Since book three, when he had various gathered legends explain their motivation for hating Thor, Kevin Hearne has been experimenting more and more with shifts in narration. It started with a group of men sharing stories around a fire, and moves on from there. By the end of book six, swapping narrators is usual, with Granuaile having her own regular chapters. I don’t really care for it – the narrative style is not different enough to make them instantly recognizable, and that kind of thing exposes flaws; it slightly spoilt my enjoyment of The Dresden Files when I realised that Harry wasn’t a strong narrator, that was just what all of Butcher’s characters sounded like inside their heads.
Shifting narrators needs to be done clearly and purposefully – ideally, you should be able to open the book to any page and know instantly who is talking. Hearne isn’t quite there – it is clear at some points, when the difference in narration is obvious (Dwarven rune skalds don’t sound like modern humans), but otherwise there isn’t enough of a difference when there should be. It’s a minor gripe, and something that I can live with, but unless an author is very, very proficient, I’d rather stick with the same point of view.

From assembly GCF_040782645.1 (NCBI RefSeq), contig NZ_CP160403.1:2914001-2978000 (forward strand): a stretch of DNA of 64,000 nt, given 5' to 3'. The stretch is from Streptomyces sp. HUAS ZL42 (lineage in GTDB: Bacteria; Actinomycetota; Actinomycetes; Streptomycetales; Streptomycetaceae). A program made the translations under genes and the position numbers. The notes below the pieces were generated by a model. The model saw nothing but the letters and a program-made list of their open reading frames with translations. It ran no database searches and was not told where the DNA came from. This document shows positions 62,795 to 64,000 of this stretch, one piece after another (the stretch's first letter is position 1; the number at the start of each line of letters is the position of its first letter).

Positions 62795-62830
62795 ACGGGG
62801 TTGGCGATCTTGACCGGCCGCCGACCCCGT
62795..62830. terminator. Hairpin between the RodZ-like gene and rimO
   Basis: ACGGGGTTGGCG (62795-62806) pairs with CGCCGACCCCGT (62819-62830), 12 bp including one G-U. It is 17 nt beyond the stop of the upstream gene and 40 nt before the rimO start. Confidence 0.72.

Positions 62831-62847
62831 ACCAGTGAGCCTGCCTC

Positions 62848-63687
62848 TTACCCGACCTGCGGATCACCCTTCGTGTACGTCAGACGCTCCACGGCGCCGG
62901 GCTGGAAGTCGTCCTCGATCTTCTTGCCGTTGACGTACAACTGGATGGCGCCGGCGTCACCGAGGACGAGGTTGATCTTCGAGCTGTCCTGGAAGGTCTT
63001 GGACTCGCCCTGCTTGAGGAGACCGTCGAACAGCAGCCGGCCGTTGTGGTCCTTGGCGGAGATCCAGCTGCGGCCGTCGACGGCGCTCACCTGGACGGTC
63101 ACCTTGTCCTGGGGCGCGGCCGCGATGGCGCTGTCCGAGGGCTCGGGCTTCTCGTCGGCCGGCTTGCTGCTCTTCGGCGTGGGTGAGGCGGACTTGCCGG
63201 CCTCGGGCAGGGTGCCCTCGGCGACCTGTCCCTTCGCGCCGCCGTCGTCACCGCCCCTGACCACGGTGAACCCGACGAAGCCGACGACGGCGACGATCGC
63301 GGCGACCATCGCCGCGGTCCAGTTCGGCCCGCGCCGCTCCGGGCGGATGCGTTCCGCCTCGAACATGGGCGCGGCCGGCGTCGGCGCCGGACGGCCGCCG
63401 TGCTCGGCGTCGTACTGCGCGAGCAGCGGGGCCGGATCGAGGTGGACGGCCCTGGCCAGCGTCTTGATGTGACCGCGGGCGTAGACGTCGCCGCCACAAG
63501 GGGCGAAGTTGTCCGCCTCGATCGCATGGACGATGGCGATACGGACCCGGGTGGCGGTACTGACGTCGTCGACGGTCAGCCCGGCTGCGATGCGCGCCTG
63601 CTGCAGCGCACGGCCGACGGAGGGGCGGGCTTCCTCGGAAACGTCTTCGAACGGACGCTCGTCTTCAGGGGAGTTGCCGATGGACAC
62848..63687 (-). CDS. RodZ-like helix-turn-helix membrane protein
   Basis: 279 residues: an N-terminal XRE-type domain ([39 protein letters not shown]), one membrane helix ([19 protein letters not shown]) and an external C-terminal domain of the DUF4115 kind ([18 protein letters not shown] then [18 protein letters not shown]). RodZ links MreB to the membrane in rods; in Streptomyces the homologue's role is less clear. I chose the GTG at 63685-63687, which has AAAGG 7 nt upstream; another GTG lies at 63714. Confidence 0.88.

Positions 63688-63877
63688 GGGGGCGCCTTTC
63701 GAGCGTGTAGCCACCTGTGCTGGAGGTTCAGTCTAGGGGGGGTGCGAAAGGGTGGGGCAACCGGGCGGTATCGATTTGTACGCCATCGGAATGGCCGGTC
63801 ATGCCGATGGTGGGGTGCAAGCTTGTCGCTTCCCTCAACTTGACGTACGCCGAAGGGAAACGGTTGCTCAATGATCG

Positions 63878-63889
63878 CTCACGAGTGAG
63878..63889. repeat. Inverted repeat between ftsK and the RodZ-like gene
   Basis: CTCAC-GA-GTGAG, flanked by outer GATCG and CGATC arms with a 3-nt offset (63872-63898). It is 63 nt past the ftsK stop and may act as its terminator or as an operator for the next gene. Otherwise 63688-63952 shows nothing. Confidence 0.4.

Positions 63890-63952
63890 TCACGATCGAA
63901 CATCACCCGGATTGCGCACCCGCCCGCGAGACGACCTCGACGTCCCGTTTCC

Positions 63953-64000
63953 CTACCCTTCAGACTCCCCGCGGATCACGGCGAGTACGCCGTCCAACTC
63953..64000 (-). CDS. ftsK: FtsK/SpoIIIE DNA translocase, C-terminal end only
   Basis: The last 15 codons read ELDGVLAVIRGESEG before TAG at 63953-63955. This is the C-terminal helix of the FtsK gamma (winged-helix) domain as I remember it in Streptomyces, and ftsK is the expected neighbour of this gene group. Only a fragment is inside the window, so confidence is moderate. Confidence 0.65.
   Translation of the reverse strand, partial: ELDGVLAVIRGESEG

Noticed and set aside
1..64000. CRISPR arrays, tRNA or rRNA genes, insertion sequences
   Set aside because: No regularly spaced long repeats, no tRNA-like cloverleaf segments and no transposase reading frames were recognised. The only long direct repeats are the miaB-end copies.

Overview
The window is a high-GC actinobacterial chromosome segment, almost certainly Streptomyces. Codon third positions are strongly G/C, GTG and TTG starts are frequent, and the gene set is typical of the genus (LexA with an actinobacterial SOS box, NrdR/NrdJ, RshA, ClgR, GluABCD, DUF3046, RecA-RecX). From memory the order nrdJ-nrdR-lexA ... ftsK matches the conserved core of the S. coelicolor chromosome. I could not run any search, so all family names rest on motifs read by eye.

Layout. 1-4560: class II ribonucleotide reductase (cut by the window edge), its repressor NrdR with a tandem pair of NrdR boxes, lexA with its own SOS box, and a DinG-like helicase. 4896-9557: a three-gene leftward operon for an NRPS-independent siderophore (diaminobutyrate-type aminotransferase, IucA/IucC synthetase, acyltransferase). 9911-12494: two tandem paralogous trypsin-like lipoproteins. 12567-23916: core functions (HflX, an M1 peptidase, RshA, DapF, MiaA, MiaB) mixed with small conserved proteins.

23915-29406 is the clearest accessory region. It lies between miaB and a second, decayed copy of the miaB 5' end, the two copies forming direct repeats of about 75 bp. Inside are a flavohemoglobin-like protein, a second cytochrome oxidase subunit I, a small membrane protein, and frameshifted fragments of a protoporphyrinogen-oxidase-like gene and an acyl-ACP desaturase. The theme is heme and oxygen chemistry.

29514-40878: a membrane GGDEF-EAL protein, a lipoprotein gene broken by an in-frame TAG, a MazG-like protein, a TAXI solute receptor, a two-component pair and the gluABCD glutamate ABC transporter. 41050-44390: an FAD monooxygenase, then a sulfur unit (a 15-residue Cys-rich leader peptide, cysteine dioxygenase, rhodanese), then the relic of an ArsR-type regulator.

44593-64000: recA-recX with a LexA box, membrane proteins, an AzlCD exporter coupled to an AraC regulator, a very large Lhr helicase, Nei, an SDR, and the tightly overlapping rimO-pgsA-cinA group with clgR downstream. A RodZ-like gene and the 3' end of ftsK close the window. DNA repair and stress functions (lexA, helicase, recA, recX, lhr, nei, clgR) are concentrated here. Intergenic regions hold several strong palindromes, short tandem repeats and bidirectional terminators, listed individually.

This is not a series that is shy about killing off characters, even central ones. In book five, my favourite character, and one I understandably felt was totally safe, bit the dust. In books one to three, an awful lot of characters died, but they tended not to be on the protagonist’s side. With the end of book three, that all changed, and Hearne stops pulling punches. It is refreshing, in a way, to see an author actually killing off central characters, but it is also somewhat distressing – I don’t normally read urban fantasy to feel sad. However, any book that makes you feel something strongly is worth reading, even if it slightly lessens the power fantasy.